Within the Business school, Emily leveraged several resources in and out of the classroom. She signed up for mock interviews in school that prepared her for the real thing. Her Sales class taught her how all the disciplines that fall under Business are connected while an entrepreneurship course used a “Shark Tank” scenario where she presented to 200 people—and got more comfortable with public speaking.
The biggest lesson from her Sales course: Read it, retain it and learn it! These words stuck with Emily throughout college, and have helped in her current role, where her colleagues are predominantly remote. She modified this habit by retaining information from coworkers solely through video calls and email versus in-person conversation.
Although Emily changed her mind a lot throughout college, eventually, it paid off. She started college as a Finance major, switched to Marketing and ended up graduating with a bachelor’s degree in Business Marketing. When she realized that many of the job shadows weren’t good fits, her mindset shifted once again. By combining her Business experience from college with her Marketing degree, she was able to transition into her current sales position. It was that flexibility and drive to find the right fit that fostered connections between the different areas in Business that ultimately brought her to her present role.
The Road to a Master’s Degree
Emily’s Sales professor emphasized the importance of asking questions for everyone—regardless of whether they were going into sales or not. This served as a solid reminder to always learn about her contacts and build relationships.
While she plans to get back into marketing eventually, she’s learning something new about the industry every day in her sales role—valuable things she can use in future positions. In terms of the future, Emily plans to get a master’s degree in Business Marketing because she believes it applies to everything in a business role and will ultimately get her to her long-term goal as a Sales Director. She’s hopeful that a master’s degree will uncover an accelerated level of business acumen when compared to her undergrad experience—where gen ed courses didn’t always feel applicable to a career in business.
“I would love to gain more real-world experience. Being exposed to only one industry every day at work doesn’t expand my knowledge overall. Articles and the news are helpful, but it’s hard to put it into perspective from a business standpoint. I know someday I want to be at the director level, no matter if it’s at my current job or a completely different industry or field—and I know getting my master’s can help accelerate that goal!”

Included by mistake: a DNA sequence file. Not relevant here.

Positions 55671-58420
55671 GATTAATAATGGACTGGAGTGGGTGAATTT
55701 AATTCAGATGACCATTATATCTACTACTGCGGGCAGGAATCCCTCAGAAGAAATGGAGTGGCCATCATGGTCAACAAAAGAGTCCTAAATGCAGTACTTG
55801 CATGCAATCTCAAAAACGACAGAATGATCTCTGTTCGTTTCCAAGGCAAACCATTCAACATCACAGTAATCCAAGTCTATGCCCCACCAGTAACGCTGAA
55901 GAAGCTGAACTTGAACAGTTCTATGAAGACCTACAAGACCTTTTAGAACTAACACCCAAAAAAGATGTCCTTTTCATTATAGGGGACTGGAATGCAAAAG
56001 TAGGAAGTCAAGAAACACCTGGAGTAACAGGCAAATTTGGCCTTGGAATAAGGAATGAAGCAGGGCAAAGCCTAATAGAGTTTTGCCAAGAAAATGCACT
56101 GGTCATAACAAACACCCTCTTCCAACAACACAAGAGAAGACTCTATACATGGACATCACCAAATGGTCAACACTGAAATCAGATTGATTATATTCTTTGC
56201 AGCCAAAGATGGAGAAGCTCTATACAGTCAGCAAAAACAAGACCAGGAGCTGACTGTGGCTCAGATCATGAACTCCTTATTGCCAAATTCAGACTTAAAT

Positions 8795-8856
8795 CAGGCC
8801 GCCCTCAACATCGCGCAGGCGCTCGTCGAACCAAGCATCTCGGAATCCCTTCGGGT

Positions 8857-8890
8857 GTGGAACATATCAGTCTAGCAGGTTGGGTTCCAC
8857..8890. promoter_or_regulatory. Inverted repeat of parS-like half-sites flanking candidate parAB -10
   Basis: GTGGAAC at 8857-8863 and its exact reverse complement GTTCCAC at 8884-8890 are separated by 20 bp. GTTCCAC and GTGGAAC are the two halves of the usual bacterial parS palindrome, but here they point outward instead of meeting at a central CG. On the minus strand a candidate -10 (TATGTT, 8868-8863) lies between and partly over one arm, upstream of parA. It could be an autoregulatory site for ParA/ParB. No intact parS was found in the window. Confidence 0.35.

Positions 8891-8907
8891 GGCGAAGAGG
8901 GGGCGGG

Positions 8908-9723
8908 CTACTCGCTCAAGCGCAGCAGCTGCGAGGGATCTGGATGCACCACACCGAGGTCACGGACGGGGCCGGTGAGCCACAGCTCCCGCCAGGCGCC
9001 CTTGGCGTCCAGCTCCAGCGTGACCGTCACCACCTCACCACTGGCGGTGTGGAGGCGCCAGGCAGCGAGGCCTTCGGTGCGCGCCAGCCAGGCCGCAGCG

College: What Worked, What Didn’t
When asked if college was worth the cost and time commitment, Emily was torn. While she was lucky enough to have help from her parents in paying for her education, she acknowledges that without their support, she would have struggled to pay for school. Additionally, her freshman and sophomore year classes didn’t prepare her as much for the real world as her junior and senior year classes. This begs the question: could students get more out of their college experience if all four years focused more on real-world preparation?
When assessing her format preference for course materials, Emily said she benefited from both print and digital materials. While she liked having a physical book, it was comforting to have a digital version to look back on, especially on the go. Digital resources like Quizlet, Chegg and online learning solutions made the subject matter interactive and easier to learn. She thrived during collaborative projects that required work with other classmates. She confesses that sitting in a lecture often led to boredom and resulted in urges to text friends instead of focusing in class. For instance, in one Accounting class, which had too many lectures, an outdated teaching style, lack of real-world examples and impossible office hours, Emily had trouble understanding the curriculum. One major disconnect: the material covered in class didn’t align with exams. She reveals that if this professor was able to expand on explanations and connect the class material to students’ lives, she would have been able to better grasp the material.
Emily’s favorite professor in college was in Finance. He had a calm voice and never appeared stressed. Emily appreciated that he adapted to students’ crazy schedules and was always accessible outside of class. By tying the course material to the real world and other disciplines, he reinforced the value of the subject. He used many real-world experiences and would even have his colleagues Skype into classes to speak directly to students.
As a final message to new college students, Emily stresses the importance of networking—encouraging them to take every chance they get to meet people and try to push past shy tendencies. “Your peers are from all over and learning about their experiences helps you learn about things less familiar to you. Don’t have them get to know you—get to know them.”
Ready to explore more about career readiness?